Are you politically bound to vote and advocate for society helping the poor in attaining food and clothing, housing, health care, basic education, employment, and social assistance, until such time as they reach maturity?

    Were a congressman to introduce legislation vastly expanding aid to dependent children, would you oppose it? Or would that make you a "cafeteria Catholic?"

    Are you "pro-choice" on aiding the poor (in this particular case, focusing on poor children)?
  7. RI Patriots fan

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    You are the perfect example of a Progressive being blinded by their agenda. Nowhere in the catechism does it says that we must support goverment funded programs....period.

    Look at church history.....charity has been almost exclusively a function of individual catholics, Catholic philanthropic organizations, or the church itself. The church has never required that one support government intervention to stop poverty.

    Unlike you, I understand church history and church teaching. This is my sandbox...not yours.

    BTW, "society" isn't exclusively equivalent to "government". I know as a Progressive your Masters teach you that all the time but society is about "relationships" which are destroyed by Progressivism.
  8. PatsFanInVa

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    I'm glad that you had time left over after teaching Catholicism to the Pope (you still have some work to do there, evidently,) to educate the likes of me.

    Unfortunately, you still have the same problem.

    In the case of abortion, you say that a Catholic can only act in limited ways in the political sphere, and you support the national and state governments acting to constrain the individual's moral choice.

    In the case of alleviation of famine, you say that despite the words of the catechism, each individual has an unlimited range of action as regards advocacy for any state policy. A good and consistent Catholic could scream to the high heavens that the United States never spend another penny alleviating famine.

    Your problem is that if all Catholics, working together, succeed in overriding the rest of the nation, you could compel others to devote their earnings to stopping famine. Therefore, you could make more progress in alleviating famine by taking the same big-government attitude you take toward abortion - just as you could satisfy yourself that you are saving little human souls if you foisted your own attitudes toward abortion on the remainder of the general population.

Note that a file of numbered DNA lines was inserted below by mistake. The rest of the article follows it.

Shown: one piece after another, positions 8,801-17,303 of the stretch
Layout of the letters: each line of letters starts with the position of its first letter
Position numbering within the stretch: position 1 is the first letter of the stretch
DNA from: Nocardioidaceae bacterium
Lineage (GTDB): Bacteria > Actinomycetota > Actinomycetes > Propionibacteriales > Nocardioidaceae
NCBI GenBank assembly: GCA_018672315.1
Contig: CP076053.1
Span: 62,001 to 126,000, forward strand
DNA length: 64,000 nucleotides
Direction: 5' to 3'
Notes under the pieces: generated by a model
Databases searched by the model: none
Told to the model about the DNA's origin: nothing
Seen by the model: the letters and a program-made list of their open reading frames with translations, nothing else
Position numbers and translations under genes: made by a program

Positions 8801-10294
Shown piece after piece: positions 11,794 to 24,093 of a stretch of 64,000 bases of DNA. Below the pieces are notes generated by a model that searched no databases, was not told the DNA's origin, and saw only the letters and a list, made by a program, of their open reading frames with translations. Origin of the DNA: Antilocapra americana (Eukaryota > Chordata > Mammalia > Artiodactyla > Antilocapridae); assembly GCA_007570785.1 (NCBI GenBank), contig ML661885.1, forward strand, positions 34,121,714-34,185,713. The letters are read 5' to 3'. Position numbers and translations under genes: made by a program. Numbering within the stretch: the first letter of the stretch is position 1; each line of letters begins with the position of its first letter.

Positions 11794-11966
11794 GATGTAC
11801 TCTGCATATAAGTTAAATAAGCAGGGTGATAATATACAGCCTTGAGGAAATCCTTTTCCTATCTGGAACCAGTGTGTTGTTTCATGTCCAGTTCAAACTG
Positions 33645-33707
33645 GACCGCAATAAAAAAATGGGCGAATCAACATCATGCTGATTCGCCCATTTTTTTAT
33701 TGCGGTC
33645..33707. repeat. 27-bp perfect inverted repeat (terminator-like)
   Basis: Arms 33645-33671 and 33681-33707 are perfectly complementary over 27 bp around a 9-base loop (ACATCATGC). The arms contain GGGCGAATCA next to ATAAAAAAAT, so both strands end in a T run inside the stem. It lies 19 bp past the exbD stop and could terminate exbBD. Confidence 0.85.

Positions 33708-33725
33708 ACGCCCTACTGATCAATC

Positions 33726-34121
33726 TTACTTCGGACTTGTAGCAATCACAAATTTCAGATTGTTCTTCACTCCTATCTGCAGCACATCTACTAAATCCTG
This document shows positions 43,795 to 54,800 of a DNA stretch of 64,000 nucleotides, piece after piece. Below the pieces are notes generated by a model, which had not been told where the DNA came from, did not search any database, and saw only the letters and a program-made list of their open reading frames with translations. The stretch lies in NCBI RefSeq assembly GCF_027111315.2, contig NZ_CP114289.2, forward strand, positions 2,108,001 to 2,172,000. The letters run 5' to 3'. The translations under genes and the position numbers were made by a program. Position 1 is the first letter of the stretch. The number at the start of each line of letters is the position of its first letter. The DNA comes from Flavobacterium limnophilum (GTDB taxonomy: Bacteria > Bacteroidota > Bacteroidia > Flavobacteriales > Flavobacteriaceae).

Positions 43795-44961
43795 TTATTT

Sounds like you're the cafeteria Catholic, RI.

    PFnV
  9. everlong

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    #12 Jersey

    It's funny that RI Phelps Fan will trash what he considers the progressive faith for picking what they want to believe in an ala carte fashion and yet Mr RCC himself picks and chooses more than anybody else. It's an easy choice. Anything where he can spew hate he embraces it. Anything where he can choose kindness and compassion it's not required.
    • Like Like x 1
  10. PatsFanInVa

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    Everlong - although I respect any individual's faith choices, I think respect for other outlooks should be basic for all of us. Of course, not everybody agrees :)

    The conservative faith, the progressive faith, blah blah blah. Political outlooks vary, within religions as well as between them.

    It would appear, however, that RIP has been rather thoroughly pwned on the consistency point.

    PFnV
  11. RI Patriots fan

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    You're assuming that abortion is an individual moral choice.....that a woman has the "right" to choose to kill her baby. That is where the catechism disagrees with you:


    2273 The inalienable right to life of every innocent human individual is a constitutive element of a civil society and its legislation:

    "The inalienable rights of the person must be recognized and respected by civil society and the political authority. These human rights depend neither on single individuals nor on parents; nor do they represent a concession made by society and the state; they belong to human nature and are inherent in the person by virtue of the creative act from which the person took his origin. Among such fundamental rights one should mention in this regard every human being's right to life and physical integrity from the moment of conception until death."


    Catechism of the Catholic Church - The fifth commandment


    When a Catholic acts to support abortion, they're denying a human being their God given right to life. There is no "right to choice" according to the catechism there is only the "inalienable right to life". "Right to choice" is merely window dressing for "right to murder". So the baseline is "right to life"....not "right to choose murder" just like the baseline in regards to slavery would be "freedom" and not the "right to own slaves".


    As to famine, you are misinterpreting the catechism to fit your agenda. As I've said, and of course you've ignored, the church has never required that a Catholic support a government program to help the poor in any way. Did you show me evidence throughout church history to suggest the opposite? Nope....of course not because it doesn't exist.